Adolescence can be a very challenging time for many young people in the world today. They often feel they simply exist in a space between two worlds where they are no longer a child but not yet treated as an adult. This is a time when peer approval is paramount and the teen is struggling to find his or her own identity and unique place in the world around them. Many therapists call this a time of developing a sense of self while, at the same time, parents may be seen as becoming more intrusive and protective, seeming to the teen to be trying to micromanage their life.
In adolescent psychotherapy the therapist is tasked with the difficult job of earning the teen's trust and confidence. This can be very challenging and it is why therapists in this specialisation are professionals that are able to relate to this age group in a genuinely caring way that the adolescent positively responds to. Often the teen may see the psychotherapist as the one person in their world that they trust and that they see as on their side.
At this very stressful time of life for many teens the range of issues that can be problematic includes those experienced by children as well as those that are challenges for adults. Teenagers often are not voluntarily selecting treatment but are required to attend because of their parents, legal referrals or because of recommendations from the education system.
Issues that are often seen in adolescent psychotherapy include depression, anxiety and trauma as well as phobias and self-harming issues. Other issues can include gender dysphoria, eating disorders, suicidal ideations, self-esteem and body image issues as well as friendship and interpersonal relationship challenges. In many cases these young adults see themselves as unsuccessful or failing in life, which could be a result of several factors in the teen's life. This age group may also have problems with addictions, including illegal and prescription drugs, alcohol or other substances.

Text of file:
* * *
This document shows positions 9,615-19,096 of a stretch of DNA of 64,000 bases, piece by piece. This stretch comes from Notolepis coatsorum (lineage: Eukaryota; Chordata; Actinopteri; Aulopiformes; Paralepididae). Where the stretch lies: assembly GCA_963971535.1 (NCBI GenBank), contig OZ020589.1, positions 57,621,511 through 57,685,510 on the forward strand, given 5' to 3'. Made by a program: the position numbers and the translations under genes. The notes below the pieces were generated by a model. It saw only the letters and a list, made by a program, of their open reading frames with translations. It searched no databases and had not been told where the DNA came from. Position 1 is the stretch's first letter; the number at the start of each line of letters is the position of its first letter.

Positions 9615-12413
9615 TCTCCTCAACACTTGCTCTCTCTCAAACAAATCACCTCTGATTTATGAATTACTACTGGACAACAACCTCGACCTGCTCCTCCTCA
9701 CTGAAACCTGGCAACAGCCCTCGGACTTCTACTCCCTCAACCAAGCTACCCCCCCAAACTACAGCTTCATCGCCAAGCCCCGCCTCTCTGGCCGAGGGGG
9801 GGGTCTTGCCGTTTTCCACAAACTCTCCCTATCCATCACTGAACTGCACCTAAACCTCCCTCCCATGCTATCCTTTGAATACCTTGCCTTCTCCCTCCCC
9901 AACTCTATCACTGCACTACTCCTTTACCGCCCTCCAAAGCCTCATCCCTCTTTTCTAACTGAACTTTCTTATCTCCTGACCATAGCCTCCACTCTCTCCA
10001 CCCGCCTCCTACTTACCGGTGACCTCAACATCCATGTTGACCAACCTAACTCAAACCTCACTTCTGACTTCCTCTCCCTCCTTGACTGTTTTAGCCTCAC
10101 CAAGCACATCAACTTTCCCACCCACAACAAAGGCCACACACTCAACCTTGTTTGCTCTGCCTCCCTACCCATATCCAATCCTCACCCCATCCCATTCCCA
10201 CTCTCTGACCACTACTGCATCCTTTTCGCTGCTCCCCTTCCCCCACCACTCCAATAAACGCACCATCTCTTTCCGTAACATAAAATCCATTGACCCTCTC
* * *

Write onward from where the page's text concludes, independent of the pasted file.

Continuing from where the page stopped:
Working with the teen in adolescent psychotherapy will involve an initial assessment and evaluation followed by the development of a holistic approach to treatment.
Each client at Philippe Jacquet & Associates is treated on a unique plan that is developed to address his or her specific goals and desired change. The plan can include a range of different approaches including, but not limited to, Dialectical Behaviour Therapy (DBT), family therapy, Cognitive Behavioural Therapy (CBT), group therapy, Psychodynamic and Integrative psychotherapy and Art Therapy.
For teens, a team approach may be implemented to address a range of different issues including proper nutrition, health and education as well as the therapeutic aspects of treatment. Often, family therapy is required to address issues that may be contributing to the stress and discomfort experienced by the teen.
Through adolescent psychotherapy the teen will learn to understand themselves and to recognise their ability to cope with challenging situations in life. They can learn to change behaviours and coping mechanisms to more effectively and appropriately cope with issues in their lives, both now and in the future.